- Not being able to evict the tenant: The strict eviction rules can make the whole process very difficult for you… Especially if there are no specific reasons for ending the contract. Specific reasons may be property damage and unpaid rent.
- Dealing with deep cleaning after the tenancy: This is a considerable problem in AST tenancies, especially the shorter ones (6 months). Some tenants do not have the habit of cleaning correctly and constantly. As a result, deep cleaning of the property after they leave is necessary.
- Constant tenant requirements: Of course, it is your responsibility if problems in gas or water supply occur, for example. However, some tenants feel like you are responsible for every aspect of their living experience. Unfortunately, it can take a lot of your time.
- Smoking in the property: Cigarette burns in carpets, fire hazard, yellow residue on walls and ceilings, strong odours… There are several cons in allowing tenants smoke. If you don’t want to face them, make sure there is a no smoking policy in the contract.
- Ignoring phone calls, messages, and visits: Tenants may decide they don’t want to talk with you, or even welcome you in their homes or rooms (your property). This is a huge problem since you technically cannot force entry, even if it is to make regular inspections.
- Tenants having an extra person in the room or property: a pretty common issue that landlords face. Even if the contract doesn’t allow more than one person living in the property/room, tenants can go rogue and invite their friend without letting you know.
We listed some problems you may face when renting an AST – yes, others may arise. Unfortunately, even if you are right, tenant eviction is not easy. You can even be considered guilty of harassing the tenant if you don’t follow the correct procedures.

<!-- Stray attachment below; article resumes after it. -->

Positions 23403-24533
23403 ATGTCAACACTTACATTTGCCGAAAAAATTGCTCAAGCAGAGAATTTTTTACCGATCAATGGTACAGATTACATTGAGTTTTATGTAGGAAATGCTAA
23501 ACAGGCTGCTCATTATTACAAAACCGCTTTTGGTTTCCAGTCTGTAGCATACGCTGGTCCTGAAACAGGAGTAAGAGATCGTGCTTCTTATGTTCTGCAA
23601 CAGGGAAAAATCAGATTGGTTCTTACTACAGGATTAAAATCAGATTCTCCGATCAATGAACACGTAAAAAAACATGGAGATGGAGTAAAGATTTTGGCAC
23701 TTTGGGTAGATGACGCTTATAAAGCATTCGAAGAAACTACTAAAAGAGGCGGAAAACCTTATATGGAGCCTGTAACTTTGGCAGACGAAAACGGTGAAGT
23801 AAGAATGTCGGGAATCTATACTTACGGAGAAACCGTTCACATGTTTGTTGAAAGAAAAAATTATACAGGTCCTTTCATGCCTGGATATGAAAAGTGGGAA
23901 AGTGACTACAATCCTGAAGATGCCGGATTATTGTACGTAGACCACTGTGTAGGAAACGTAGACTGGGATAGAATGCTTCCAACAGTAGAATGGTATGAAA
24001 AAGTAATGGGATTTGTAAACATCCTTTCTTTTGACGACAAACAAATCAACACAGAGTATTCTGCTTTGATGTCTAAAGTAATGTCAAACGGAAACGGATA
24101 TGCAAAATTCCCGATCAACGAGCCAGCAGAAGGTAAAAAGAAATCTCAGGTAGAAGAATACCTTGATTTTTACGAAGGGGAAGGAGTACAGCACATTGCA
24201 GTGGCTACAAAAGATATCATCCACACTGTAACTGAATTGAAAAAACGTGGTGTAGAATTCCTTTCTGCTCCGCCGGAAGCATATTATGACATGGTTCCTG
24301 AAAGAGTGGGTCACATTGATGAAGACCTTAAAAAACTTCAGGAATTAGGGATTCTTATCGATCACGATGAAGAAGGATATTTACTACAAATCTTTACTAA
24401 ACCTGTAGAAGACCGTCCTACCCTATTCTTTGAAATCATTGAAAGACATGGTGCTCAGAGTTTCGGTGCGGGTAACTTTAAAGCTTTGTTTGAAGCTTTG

You can’t do it straight away, for example, especially in the UK. There are strict procedures. The government says, for instance, that if you want the property back after the end of the fixed term or during a periodic tenancy, you must give the tenant the Section 21 notice at least two months ahead. However, with COVID-19, some of the regulation has changed.
If the tenant has broken the terms of the tenancy previously established, give them the Section 8 notice of seeking possession. It has to be between 2 weeks and two months ahead of eviction (COVID-19 has also impacted this regulation).
Read more about Section 21 and Section 8, and how COVID-19 has impacted them.
Can I Avoid Such Problems?
Of course, tenants are people, which are unpredictable. However, there three main things that you can do to avoid bad AST tenants:
- Hire a professional HMO and property management company. With more experience and expertise to make background checks, they will help you to solve problems.
- Perform numerous inspections yourself. Things such as checking payslips before renting the property, credit score, and income source will give you more security.
- Consider changing your property from HMO to, for instance, Serviced Accommodation. It is almost always the perfect solution to struggling landlords.
If you want more tips related to SA and HMOs, or if you are interested in hiring a property management company, check our blog and services! We can provide you with a stress-free renting experience deep-rooted in legislation’s best practices.